Nature Boy: A Review of Edward Abbey

Review of Beyond the Wall: Essays from the Outside by Edward Abbey

Holt Publishing, 1984


Edward Abbey--who reflects not only a personal need for expatriation and that delicate hint of misanthropy in my demeanor --has subdued Bruce Springsteen’s place in my heart.  Abbey’s Beyond the Wall: Essays from the Outside seems, at first glance, easy to dispense with as another example of environmentalist earth-mother literature. But for one sufficiently sensitive to the nuances of writing in this genre done well, a reader is able to see like Abbey, feel like Abbey, and travel with Abbey through “Eden at the dawn of creation.”

In Abbey’s essay collection, notwithstanding its focus on the cascade  of nature's plethora, one can see signs Neil Postman and Marshall McLuhan and their ideas on how the tools of technology have red-lined the natural tools of society: humanity’s own brain power and its ability to use that power having become dependent on a technology of effortlessness.

To be fair, Abbey had me harboring some guilt of my own as I took a distinctly indoor pleasure in this book of the outdoors.  Abbey travels natively and minimally, carrying only what is necessary to survive, not to live comfortably in a technologically-dictated world.  He brings water, careful observation, and a decisive love for a rough and unlovable desert region, reminding readers that nature is intended for all, not merely the affluent who purchase land only to destroy it by building million-dollar homes and strip malls.  As McLuhan says, “affluence creates poverty.”  Abbey’s desert wasteland exemplifies in its unique way that sad fact of modern civilization.

Much like Neil Postman’s Technopoly, Abbey’s Beyond the Wall illustrates in tender detail how we have quite literally given up everything that gives meaning and direction to this ephemeral, all-too-rapidly lived life, clawing, like kittens, at the conveniences technology dangles in front of us.  Abbey forces his readers to question their decisions, their comfy cubicle chairs, their guaranteed health insurance and to get up and let “the rattlesnake and the screech owl amuse [their] reverie” and do something that does not leave them just emptier.  Emptiness--even in a barren desert--is not inevitable, and maybe readers need Abbey to remind them of this.  In Abbey’s desert, it is the fact of this isolation—expatriation, as he terms it--that leads the imagination along to affluence of mind instead of bank account.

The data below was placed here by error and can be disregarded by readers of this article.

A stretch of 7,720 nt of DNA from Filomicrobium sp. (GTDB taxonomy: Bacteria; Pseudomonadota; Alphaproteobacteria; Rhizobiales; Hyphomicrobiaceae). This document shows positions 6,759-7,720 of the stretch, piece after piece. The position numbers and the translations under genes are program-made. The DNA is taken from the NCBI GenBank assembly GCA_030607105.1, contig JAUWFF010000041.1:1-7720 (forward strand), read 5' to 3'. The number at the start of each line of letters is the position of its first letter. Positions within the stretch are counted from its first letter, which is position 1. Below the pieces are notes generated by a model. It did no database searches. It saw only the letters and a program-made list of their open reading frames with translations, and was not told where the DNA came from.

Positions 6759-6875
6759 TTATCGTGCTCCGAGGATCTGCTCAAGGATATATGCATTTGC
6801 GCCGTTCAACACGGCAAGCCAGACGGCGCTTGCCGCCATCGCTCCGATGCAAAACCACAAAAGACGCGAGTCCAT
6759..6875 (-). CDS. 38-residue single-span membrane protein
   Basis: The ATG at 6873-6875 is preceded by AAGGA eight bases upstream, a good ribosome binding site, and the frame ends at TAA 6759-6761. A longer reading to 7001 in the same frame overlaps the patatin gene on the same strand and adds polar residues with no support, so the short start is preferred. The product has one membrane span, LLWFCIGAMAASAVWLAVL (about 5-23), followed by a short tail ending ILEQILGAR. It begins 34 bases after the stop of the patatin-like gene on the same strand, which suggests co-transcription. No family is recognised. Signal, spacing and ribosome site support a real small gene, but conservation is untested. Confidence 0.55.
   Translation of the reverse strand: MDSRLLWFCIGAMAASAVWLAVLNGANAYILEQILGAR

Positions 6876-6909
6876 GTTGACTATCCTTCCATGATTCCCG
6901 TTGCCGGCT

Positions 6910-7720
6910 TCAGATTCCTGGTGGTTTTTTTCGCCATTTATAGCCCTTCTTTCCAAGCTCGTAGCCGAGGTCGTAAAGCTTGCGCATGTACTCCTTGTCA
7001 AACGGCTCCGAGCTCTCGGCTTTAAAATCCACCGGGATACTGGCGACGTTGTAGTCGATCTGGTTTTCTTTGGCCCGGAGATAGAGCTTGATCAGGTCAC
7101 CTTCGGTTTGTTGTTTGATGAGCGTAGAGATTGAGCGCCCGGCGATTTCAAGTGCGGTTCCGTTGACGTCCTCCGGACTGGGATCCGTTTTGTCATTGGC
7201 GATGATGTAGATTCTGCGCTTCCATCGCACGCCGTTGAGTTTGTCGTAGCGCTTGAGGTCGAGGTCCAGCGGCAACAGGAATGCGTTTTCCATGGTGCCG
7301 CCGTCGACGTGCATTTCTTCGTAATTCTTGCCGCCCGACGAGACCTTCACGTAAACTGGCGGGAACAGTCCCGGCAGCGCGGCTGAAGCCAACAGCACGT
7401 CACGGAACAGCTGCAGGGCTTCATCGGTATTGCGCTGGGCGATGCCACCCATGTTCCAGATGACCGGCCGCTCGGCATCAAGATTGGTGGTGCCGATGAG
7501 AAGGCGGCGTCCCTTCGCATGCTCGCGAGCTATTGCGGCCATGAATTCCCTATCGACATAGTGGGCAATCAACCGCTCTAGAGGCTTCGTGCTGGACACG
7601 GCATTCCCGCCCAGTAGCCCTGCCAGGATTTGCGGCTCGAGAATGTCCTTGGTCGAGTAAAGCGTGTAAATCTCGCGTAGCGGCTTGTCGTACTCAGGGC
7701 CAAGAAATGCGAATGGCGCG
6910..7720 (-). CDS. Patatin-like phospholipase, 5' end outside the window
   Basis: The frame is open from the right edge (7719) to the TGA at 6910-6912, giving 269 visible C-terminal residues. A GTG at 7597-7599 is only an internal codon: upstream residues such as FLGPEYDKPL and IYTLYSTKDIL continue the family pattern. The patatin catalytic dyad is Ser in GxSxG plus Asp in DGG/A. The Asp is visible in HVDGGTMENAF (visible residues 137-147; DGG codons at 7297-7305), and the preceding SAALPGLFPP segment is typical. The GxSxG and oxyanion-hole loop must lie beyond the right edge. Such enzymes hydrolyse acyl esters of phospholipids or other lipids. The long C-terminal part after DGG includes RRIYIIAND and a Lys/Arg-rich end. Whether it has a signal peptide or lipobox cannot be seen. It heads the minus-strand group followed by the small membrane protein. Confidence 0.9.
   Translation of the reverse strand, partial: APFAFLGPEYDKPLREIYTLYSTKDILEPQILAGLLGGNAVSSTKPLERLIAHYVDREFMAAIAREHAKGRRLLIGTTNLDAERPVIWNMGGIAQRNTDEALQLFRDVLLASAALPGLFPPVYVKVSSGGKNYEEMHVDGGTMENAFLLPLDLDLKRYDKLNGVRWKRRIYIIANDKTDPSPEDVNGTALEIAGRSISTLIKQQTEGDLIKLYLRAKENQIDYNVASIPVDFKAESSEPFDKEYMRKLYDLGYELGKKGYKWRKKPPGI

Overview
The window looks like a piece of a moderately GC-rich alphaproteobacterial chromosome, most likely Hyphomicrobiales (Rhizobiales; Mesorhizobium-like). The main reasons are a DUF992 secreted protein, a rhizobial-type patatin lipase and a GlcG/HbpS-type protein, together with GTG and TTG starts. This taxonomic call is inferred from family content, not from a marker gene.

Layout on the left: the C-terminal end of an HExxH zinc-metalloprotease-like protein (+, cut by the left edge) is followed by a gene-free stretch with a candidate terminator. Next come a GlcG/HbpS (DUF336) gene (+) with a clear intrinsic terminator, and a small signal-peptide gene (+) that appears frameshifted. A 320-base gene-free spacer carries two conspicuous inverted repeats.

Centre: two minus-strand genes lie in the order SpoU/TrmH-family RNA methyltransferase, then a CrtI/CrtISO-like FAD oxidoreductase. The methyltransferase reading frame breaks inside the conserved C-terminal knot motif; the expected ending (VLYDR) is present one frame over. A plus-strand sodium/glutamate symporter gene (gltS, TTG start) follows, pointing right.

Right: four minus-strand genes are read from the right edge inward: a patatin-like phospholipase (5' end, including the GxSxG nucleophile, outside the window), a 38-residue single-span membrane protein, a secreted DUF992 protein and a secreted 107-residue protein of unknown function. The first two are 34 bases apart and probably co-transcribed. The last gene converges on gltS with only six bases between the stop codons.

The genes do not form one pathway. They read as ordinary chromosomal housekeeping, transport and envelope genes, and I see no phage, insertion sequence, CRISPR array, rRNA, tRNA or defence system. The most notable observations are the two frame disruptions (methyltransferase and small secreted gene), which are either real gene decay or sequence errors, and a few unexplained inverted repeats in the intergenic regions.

Dare I say that I find myself envying Abbey?  How he is able to find perfection in nothingness, in what appears as miles piled upon miles of destitution.  Having emphatically placed himself in a location from which anyone else would willingly die to escape, he is happy.  He is at peace as a “desert rat.”  I find myself secretly desiring to hitchhike back to the farm between a cornfield and a horse ranch and to relish what I personally had forsaken for so long.

Moreover, his keen sense of specificity and willingness to violate his readers’ comfort zones let him write with wit, perceptiveness, peacefulness, and a surprisingly brusque sarcasm—quite the change from your typical earth-mother literature!  If not because his inspiration or his sincerity, then for his wit and wisdom, one must appreciate Edward Abbey and dare to trek “beyond the wall of the unreal city, beyond the security of fences . . . beyond the rage of lies that poisons the air . . . [to] another world waiting for you, . . . the old true world of deserts, mountains, forests, islands, shores, the open plains.  Go there.  Be there.  Walk gently and quietly deep within it.”